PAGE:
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Golden Bay has some interesting history so take time while visiting to visit the museums in Takaka and Collingwood or read about the history of Abel Tasman and the Maori Heritage of Golden Bay here.
While in Takaka make sure you visit the Museum, located in the shopping centre.
You'll be quickly drawn to the beautifully crafted diorama depicting Abel Tasman's 1642 encounter with local Maori. An educational book detailing this encounter is available for sale at the museum. Wander around displays on Maori and European history of this region. You'll be surprised at the range of material in these and other regular changing displays.
Historic Clifton Cemetery, a site of great significance to both Maori and Pakeha. It was the area's local importance that meant it was vested in Council as a Recreation Reserve in 1991.
The land for the hospital cemetery, as it was meant to become, was set aside when Clifton, then known as Waiwera, was surveyed in 1842.
Discover the rich history of western Golden Bay, from early Maori arrivals to European settlement. Local stories feature agriculture, industry, gold, shipwrecks, lighthouses and the Collingwood fires. Open Daily 10-dusk. Admission by donation.
A working steam section with 'Steam Up' days are held at Easter, Labour Weekend, Christmas/New Year. There is a pioneer kitchen with a wood and coal range where scones are baked and served on 'Steam Up' days. Open daily. Admission is by donation.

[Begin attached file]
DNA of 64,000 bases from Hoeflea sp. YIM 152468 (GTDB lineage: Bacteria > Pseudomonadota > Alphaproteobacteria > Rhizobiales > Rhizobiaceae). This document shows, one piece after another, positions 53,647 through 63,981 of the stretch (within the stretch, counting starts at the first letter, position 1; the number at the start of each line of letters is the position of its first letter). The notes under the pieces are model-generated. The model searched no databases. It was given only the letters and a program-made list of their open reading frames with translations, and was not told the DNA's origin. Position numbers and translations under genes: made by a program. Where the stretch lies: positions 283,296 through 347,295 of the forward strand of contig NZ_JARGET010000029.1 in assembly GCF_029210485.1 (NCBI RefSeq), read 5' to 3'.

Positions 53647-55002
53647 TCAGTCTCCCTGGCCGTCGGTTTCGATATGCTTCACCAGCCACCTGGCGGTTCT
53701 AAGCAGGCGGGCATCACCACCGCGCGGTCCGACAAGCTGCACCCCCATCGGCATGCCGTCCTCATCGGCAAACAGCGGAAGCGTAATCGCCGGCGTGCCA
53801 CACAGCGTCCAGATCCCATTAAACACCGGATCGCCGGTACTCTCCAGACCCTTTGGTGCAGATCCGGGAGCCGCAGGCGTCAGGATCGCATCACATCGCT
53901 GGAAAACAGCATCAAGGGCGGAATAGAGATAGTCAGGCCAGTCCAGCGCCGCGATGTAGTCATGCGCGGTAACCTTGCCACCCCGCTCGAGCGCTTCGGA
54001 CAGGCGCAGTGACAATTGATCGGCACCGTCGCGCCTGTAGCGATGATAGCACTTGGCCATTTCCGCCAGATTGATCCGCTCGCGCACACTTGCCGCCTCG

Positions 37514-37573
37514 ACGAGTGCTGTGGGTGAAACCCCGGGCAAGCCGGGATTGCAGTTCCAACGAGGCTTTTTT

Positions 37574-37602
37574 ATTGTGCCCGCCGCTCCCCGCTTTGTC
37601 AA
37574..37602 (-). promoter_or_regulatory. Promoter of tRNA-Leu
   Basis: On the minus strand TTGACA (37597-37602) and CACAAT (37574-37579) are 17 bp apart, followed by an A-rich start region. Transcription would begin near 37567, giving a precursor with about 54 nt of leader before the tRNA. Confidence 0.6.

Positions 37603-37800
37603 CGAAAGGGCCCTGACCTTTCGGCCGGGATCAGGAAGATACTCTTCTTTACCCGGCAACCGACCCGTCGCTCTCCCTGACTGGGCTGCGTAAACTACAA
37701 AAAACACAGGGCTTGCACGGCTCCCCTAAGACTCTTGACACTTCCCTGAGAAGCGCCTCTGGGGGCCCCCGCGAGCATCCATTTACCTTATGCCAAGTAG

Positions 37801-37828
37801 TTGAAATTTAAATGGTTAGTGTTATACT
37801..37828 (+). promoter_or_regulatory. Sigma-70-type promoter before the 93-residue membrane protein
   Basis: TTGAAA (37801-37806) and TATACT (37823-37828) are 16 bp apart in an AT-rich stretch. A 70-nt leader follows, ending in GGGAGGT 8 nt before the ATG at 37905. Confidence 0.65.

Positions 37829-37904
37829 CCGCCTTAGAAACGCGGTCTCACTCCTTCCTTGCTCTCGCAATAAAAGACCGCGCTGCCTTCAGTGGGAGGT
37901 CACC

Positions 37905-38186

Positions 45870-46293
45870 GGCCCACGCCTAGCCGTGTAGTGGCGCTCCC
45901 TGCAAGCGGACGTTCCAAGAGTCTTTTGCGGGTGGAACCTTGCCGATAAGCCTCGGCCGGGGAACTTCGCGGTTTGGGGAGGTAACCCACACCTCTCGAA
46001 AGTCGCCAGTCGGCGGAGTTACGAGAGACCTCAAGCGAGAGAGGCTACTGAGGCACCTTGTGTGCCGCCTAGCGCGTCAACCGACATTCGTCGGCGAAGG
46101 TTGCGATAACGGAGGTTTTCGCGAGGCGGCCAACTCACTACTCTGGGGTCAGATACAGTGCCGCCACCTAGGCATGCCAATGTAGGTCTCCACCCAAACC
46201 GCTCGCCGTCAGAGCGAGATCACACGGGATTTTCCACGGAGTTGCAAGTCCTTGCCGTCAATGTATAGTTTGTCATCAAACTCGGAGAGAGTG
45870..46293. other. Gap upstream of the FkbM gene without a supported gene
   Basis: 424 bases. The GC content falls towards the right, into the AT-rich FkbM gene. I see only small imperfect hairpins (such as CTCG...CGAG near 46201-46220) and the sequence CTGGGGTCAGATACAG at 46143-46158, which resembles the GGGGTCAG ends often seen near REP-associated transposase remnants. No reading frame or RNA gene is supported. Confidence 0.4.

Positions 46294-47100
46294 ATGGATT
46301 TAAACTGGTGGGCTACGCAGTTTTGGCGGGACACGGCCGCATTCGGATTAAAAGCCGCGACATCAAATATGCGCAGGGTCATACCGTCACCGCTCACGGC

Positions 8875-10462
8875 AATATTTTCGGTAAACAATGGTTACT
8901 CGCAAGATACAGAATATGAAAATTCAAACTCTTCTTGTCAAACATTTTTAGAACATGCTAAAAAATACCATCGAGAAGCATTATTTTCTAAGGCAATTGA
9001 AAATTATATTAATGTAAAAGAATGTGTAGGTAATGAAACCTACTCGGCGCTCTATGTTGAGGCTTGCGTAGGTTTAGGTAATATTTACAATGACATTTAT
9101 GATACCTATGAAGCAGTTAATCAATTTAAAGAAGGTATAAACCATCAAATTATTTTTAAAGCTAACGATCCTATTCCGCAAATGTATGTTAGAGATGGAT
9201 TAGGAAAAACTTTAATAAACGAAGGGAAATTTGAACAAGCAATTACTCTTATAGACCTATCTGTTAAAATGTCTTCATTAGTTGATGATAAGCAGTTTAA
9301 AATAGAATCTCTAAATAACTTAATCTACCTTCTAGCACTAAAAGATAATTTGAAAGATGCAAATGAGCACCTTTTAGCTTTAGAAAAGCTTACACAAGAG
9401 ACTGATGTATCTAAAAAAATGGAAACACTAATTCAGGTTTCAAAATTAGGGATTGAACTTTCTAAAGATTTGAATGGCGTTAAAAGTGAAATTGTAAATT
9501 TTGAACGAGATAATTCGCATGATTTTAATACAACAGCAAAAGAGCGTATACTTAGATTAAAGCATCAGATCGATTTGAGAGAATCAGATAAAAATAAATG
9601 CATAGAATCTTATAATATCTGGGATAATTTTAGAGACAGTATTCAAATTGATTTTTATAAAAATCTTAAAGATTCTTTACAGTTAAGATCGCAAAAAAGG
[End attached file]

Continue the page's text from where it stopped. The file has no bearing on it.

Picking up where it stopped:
869 Collingwood-Bainham Road, Rockville. Ph: 03 524 8131
Ride the Red Bus - Gannet Colony Tour, Lighthouse Tour and Wader Watch.
Locally owned and operated for more than 65 years. Farewell Spit is a Nature Reserve and Wetland of International Importance.
Come with us and find out why, while you feel the sun on your face, the breeze in your hair and the sand between your toes. Departure times are set by the tide so bookings are essential.
As befits a town of this age, there is a small museum in the main street. It was established in 1969 in the former 1910 council office building. A stroll back in time with aspects of early development of the district: home, school, gold, coal, timber, farming, military with our 'through the years' photographic display
Established in 1986, Onetahua Marae in Pohara is used by the whole community for tangi, hui and wananga (educational base).
It is the home marae for three local iwi: Ngati Rarua, Ngati Tama, and Te Atiawa, but it operates as a multicultural marae with the wider involvement of the whole community. The protocol (kawa) there is Taranaki.
"Onetahua" is the Maori name for Farewell Spit and translated means "heaped up sand".